Multiple obesity QTLs identified in an intercross between the NZO (New Zealand obese) and the SM (small) mouse strains.
      ,
      • Taylor B.A.
      • Phillips S.J.
      Obesity QTLs on mouse chromosomes 2 and 17.
      ). Potential candidate genes for Obq19 are the gene Ppard (cM 13.5), coding for an important transcriptional factor that regulates glucose and fatty acid metabolism; the gene Igf2r (cM 7.35), coding for an insulin-like growth factor II receptor; and the gene Acat2 (cM 7.5), coding for an acetyl-CoA acetyltransferase 2 that catalyzes the synthesis of cytosolic acetoacetyl-CoA, a precursor of cholesterol and other steroids. However, high-fat diets in the most previous reports do not contain substantial amounts of cholesterol or any cholate, and this difference in diets might affect the identities of colocalizing QTL between this study and previous studies.
      Reed and colleagues (
      • Reed D.R.
      • Li X.
      • McDaniel A.H.
      • Lu K.
      • Li S.
      • Tordoff M.G.
      • Price R.A.
      • Bachmanov A.A.
      Loci on chromosomes 2, 4, 9, and 16 for body weight, body length, and adiposity identified in a genome scan of an F2 intercross between the 129P3/J and C57BL/6ByJ mouse strains.
      ) carried out a study of both male and female progeny of an F2 intercross between mice of the C57BL/6ByJ and 129P3/J strains to identify QTL for body weight, body length, and adiposity. Of the QTL found in the present study, only Obq18 colocalized with a QTL for adiposity, Adip5, reported by Reed et al. However, these investigators reported that the effect of Adip5 is limited to F2 males and is not found in females (peak LOD < 1.0). Whereas a QTL on chromosome 16, Adip9, was found to interact with Adip5 by Reed et al., Obq18 interacted with Obq16 on chromosome 8 in the present study, suggesting that the gene underlying Adip5 is not identical to the one underlying Obq16. The QTL identified by Reed et al. in the (C57BL/6ByJ × 129P3/J) F2 cross are based on analyses of mice fed a normal chow diet, and it is unlikely that these loci would similarly affect the development of obesity in response to a high-fat diet. Indeed, obesity is a complex trait, reflecting the effect of a network of genes, and it is affected by diet, age, gender, and exercise (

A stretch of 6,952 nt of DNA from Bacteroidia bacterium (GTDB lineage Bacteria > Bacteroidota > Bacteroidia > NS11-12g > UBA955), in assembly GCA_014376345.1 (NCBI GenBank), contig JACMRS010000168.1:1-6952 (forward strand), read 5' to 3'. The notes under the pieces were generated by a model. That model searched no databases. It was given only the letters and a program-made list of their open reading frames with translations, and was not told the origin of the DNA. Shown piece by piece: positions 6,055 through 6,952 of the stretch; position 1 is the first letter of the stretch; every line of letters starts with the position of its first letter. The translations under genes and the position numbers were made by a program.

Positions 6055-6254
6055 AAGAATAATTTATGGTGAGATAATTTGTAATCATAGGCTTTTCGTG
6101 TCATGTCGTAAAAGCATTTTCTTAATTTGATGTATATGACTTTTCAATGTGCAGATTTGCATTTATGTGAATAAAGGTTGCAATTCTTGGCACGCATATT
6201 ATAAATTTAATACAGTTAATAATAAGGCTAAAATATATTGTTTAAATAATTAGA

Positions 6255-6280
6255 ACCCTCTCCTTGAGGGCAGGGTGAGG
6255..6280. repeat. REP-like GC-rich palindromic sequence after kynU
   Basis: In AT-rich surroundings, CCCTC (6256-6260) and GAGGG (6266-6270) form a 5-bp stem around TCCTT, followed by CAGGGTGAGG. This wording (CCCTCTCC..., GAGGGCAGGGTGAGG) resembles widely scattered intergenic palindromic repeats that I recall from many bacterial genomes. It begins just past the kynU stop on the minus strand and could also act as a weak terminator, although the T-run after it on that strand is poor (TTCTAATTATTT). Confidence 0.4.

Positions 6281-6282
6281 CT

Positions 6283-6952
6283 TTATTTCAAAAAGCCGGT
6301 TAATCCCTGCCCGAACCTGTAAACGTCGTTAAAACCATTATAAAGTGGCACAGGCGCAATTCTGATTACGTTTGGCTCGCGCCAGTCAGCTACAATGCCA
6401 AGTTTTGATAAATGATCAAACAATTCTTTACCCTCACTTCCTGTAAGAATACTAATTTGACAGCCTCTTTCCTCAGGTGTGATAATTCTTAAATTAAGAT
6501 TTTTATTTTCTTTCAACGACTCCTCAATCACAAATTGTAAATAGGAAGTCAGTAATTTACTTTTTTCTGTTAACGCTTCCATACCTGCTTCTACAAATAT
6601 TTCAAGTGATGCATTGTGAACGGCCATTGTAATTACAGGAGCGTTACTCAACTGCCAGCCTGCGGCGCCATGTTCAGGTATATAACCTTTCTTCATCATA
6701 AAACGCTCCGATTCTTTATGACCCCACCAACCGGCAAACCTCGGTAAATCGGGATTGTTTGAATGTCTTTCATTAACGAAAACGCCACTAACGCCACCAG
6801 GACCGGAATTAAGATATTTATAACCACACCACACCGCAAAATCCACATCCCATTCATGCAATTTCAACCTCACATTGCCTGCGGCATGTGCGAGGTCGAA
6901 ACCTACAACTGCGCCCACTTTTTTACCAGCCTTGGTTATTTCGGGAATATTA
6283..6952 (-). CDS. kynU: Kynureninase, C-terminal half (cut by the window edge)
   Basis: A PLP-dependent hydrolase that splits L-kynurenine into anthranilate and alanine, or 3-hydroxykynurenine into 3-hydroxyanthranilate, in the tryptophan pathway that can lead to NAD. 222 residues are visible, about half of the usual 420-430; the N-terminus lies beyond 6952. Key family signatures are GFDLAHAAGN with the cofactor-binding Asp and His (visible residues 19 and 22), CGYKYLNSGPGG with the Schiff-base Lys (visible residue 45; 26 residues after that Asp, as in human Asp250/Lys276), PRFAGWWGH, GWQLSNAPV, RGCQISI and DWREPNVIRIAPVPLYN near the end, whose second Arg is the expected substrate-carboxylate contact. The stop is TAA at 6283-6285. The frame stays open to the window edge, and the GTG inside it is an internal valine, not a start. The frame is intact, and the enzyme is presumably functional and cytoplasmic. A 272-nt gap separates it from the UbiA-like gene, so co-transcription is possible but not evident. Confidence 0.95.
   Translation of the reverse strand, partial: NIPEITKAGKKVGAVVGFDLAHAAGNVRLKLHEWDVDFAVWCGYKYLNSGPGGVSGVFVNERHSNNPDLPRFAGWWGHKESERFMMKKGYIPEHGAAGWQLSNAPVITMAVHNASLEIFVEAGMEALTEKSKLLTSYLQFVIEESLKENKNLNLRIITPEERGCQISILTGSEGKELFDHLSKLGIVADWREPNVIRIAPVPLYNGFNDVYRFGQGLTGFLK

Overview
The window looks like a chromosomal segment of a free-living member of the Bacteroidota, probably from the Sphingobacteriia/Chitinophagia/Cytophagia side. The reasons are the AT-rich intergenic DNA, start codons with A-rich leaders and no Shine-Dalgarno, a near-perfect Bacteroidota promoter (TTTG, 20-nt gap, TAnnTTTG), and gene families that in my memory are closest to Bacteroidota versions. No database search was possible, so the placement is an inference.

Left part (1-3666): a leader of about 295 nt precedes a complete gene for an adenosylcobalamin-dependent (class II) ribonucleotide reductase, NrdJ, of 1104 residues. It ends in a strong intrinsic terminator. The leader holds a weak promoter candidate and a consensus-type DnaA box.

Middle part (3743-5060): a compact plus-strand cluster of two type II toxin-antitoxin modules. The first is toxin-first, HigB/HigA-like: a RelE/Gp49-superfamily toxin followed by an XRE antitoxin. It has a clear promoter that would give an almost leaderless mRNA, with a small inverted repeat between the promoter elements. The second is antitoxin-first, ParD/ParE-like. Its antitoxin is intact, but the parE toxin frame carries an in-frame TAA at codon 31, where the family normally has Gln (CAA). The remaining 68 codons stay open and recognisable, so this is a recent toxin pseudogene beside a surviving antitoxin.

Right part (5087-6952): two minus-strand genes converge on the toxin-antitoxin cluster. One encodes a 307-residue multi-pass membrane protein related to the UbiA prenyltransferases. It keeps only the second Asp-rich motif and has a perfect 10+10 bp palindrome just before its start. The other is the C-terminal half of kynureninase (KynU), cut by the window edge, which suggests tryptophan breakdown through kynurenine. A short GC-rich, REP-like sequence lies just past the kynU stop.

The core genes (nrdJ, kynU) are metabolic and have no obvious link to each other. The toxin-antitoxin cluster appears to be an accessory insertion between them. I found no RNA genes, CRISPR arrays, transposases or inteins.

• Brockmann G.A.
      • Bevova M.R.
      Using mouse models to dissect the genetics of obesity.
      ).
      Several spontaneous single-gene mutations causing obesity, such as agouti yellow (Ay), obese (Lepob), diabetes (Leprdb), fat (Cpe fat), tubby (Tubtub), and mahogany (Atrnmg), have been identified in inbred mice (
      • Justice M.J.
      Capitalizing on large-scale mouse mutagenesis screens.
      ,
      • Butler A.A.
      • Cone R.D.
      Knockout models resulting in the development of obesity.
      ). These mutations, however, do not account for the wide variation of obesity in the general human population. Some human pedigree studies provide clear genetic evidence of oligogenic or polygenic predisposition for obesity, indicating that obesity is a complex trait (
      • Perusse L.
      • Rice T.
      • Chagnon Y.C.